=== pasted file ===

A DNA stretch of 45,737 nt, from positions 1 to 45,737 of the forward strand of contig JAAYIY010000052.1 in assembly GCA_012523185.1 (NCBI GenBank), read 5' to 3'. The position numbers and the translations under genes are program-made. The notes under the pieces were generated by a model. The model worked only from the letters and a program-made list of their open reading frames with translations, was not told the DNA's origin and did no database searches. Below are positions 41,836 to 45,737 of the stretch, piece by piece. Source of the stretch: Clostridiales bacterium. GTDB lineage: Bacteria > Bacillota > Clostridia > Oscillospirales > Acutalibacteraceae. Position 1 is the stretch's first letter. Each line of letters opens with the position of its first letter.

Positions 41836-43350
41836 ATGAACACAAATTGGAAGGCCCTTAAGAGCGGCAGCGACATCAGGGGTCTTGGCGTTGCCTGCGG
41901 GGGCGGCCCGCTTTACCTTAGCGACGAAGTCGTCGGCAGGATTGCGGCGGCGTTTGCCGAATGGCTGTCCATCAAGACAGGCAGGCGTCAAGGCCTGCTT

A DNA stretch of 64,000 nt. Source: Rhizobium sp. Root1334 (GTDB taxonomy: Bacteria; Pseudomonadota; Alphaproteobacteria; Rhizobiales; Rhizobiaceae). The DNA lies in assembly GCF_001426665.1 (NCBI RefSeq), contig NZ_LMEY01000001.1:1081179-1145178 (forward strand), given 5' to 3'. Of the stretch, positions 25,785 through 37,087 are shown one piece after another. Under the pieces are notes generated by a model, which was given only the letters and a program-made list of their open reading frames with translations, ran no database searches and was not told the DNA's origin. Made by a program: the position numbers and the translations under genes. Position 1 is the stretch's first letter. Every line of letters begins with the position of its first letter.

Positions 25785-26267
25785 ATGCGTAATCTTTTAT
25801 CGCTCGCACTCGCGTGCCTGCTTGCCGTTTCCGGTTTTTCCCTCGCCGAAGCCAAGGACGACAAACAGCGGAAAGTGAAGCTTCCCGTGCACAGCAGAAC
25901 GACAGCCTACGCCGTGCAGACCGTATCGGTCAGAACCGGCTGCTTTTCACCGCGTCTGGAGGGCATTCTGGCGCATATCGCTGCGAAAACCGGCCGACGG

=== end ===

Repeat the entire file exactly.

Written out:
A DNA stretch of 45,737 nt, from positions 1 to 45,737 of the forward strand of contig JAAYIY010000052.1 in assembly GCA_012523185.1 (NCBI GenBank), read 5' to 3'. The position numbers and the translations under genes are program-made. The notes under the pieces were generated by a model. The model worked only from the letters and a program-made list of their open reading frames with translations, was not told the DNA's origin and did no database searches. Below are positions 41,836 to 45,737 of the stretch, piece by piece. Source of the stretch: Clostridiales bacterium. GTDB lineage: Bacteria > Bacillota > Clostridia > Oscillospirales > Acutalibacteraceae. Position 1 is the stretch's first letter. Each line of letters opens with the position of its first letter.

Positions 41836-43350
41836 ATGAACACAAATTGGAAGGCCCTTAAGAGCGGCAGCGACATCAGGGGTCTTGGCGTTGCCTGCGG
41901 GGGCGGCCCGCTTTACCTTAGCGACGAAGTCGTCGGCAGGATTGCGGCGGCGTTTGCCGAATGGCTGTCCATCAAGACAGGCAGGCGTCAAGGCCTGCTT

A DNA stretch of 64,000 nt. Source: Rhizobium sp. Root1334 (GTDB taxonomy: Bacteria; Pseudomonadota; Alphaproteobacteria; Rhizobiales; Rhizobiaceae). The DNA lies in assembly GCF_001426665.1 (NCBI RefSeq), contig NZ_LMEY01000001.1:1081179-1145178 (forward strand), given 5' to 3'. Of the stretch, positions 25,785 through 37,087 are shown one piece after another. Under the pieces are notes generated by a model, which was given only the letters and a program-made list of their open reading frames with translations, ran no database searches and was not told the DNA's origin. Made by a program: the position numbers and the translations under genes. Position 1 is the stretch's first letter. Every line of letters begins with the position of its first letter.

Positions 25785-26267
25785 ATGCGTAATCTTTTAT
25801 CGCTCGCACTCGCGTGCCTGCTTGCCGTTTCCGGTTTTTCCCTCGCCGAAGCCAAGGACGACAAACAGCGGAAAGTGAAGCTTCCCGTGCACAGCAGAAC
25901 GACAGCCTACGCCGTGCAGACCGTATCGGTCAGAACCGGCTGCTTTTCACCGCGTCTGGAGGGCATTCTGGCGCATATCGCTGCGAAAACCGGCCGACGG